As a result of practicing acceptance, I am so much more at peace with myself and life. I no longer try to force life to bend to my will. That futility was fueled for years by my addiction. My addiction helped me to build giant walls within myself. Arrogance and abrasiveness ruled the day. It was how I kept people at bay.

My Recovery
SnaGm by Robert Levasseur
My 5 Pillars

Recovery is my greatest possession. Without it I would most certainly be dead or in jail. I am very proud of the fact that I have enjoyed 55 months of sobriety without relapse. I don’t buy into triggers because I keep the golden rule of my recovery always as the first line of defense: DO NOT PICK UP.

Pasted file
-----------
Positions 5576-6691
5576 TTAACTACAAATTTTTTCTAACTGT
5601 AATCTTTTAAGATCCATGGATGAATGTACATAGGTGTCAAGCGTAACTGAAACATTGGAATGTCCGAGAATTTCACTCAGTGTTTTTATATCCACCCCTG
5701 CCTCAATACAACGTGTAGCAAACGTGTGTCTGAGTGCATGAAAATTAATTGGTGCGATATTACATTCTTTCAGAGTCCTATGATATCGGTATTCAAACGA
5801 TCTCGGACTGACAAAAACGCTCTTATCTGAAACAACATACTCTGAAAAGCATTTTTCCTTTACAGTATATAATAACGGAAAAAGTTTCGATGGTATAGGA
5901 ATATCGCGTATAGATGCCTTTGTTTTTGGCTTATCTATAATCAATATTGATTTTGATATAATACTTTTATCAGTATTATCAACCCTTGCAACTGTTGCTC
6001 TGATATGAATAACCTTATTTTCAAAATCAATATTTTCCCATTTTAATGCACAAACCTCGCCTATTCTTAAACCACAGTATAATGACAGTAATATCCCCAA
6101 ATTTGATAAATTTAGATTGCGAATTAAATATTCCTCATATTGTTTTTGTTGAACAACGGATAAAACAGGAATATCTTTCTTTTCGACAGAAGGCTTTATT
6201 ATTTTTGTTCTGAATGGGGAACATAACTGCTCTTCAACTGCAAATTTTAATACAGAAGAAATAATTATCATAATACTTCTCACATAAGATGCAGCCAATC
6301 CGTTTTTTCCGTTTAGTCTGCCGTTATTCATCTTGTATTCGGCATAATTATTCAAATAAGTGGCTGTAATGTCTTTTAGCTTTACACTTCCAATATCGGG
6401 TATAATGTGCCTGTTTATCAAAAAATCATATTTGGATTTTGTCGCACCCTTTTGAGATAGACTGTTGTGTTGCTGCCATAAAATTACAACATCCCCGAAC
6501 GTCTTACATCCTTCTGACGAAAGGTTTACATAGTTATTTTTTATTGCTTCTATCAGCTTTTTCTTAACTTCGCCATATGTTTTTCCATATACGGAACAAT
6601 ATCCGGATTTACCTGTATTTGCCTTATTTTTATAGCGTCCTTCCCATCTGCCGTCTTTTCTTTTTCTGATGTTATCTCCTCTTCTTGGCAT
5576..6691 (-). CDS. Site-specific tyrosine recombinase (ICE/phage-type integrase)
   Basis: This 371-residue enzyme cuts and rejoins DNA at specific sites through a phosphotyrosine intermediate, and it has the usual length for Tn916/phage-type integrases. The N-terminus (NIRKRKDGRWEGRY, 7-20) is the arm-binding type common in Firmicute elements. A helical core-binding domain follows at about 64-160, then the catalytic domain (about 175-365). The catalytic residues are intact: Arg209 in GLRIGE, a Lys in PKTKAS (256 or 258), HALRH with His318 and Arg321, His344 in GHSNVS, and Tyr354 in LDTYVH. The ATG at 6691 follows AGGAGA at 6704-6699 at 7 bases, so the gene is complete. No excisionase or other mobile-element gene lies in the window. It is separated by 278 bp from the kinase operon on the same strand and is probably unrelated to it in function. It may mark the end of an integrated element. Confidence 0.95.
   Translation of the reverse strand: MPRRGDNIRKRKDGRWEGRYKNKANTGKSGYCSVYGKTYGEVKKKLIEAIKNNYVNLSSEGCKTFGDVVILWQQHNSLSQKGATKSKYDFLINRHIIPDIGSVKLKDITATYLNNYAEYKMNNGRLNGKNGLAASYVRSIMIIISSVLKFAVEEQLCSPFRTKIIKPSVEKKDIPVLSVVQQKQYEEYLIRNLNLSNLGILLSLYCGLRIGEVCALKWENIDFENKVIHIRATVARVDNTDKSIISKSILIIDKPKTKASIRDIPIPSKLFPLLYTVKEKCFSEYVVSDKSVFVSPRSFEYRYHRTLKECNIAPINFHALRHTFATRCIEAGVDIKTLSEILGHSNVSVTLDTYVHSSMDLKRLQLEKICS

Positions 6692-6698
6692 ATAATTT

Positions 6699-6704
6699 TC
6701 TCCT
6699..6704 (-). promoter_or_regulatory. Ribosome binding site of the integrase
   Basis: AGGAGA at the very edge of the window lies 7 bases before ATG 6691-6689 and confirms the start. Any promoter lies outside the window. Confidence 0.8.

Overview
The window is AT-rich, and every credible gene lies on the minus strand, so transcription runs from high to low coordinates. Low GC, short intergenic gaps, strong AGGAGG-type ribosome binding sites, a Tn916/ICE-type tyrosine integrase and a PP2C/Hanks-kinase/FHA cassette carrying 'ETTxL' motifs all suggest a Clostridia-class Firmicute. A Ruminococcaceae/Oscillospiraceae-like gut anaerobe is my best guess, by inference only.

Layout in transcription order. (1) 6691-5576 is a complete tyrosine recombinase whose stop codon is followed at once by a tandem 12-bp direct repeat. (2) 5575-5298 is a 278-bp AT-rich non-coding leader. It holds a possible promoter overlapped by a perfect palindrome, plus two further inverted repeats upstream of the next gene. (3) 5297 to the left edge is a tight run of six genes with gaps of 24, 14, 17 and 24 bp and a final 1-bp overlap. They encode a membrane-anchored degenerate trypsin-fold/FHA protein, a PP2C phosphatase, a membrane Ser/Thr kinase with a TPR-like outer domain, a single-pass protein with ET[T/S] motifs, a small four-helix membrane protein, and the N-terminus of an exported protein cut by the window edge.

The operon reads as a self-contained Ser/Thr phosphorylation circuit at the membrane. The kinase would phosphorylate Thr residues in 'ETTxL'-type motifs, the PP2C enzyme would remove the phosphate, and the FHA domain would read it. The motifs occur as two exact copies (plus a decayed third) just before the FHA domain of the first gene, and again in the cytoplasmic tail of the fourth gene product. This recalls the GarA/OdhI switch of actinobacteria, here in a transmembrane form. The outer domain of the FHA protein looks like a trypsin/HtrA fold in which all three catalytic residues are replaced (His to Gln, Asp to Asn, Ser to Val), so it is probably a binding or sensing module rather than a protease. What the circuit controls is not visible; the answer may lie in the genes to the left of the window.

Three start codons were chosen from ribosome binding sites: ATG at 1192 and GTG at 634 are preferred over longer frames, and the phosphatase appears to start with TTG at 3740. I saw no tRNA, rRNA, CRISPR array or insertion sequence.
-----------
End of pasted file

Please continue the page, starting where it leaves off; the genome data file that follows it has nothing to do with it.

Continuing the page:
As long as I do not pick up, I know I can stay the course. But that just means I am sober. Living in true recovery means living a better way than I did before. It means coming to terms with the past. Letting go.

It means I don’t ruminate on the future while I waste away my present. The way I view the world and myself in it has changed drastically. I changed the habits I had formed from years of abusing drugs and alcohol. I changed the way I think, period.

Change For The Better

And you know what? Change is good! No longer do I live discontented. I am much more content and satisfied with my existence because I am no longer avoiding reality. Daily engagement of self-destruction has ended. Chaos no longer reigns supreme in my life. I accept life on life’s terms. It’s so much less exhausting than the way I was living before; always trying to control every variable within and without myself.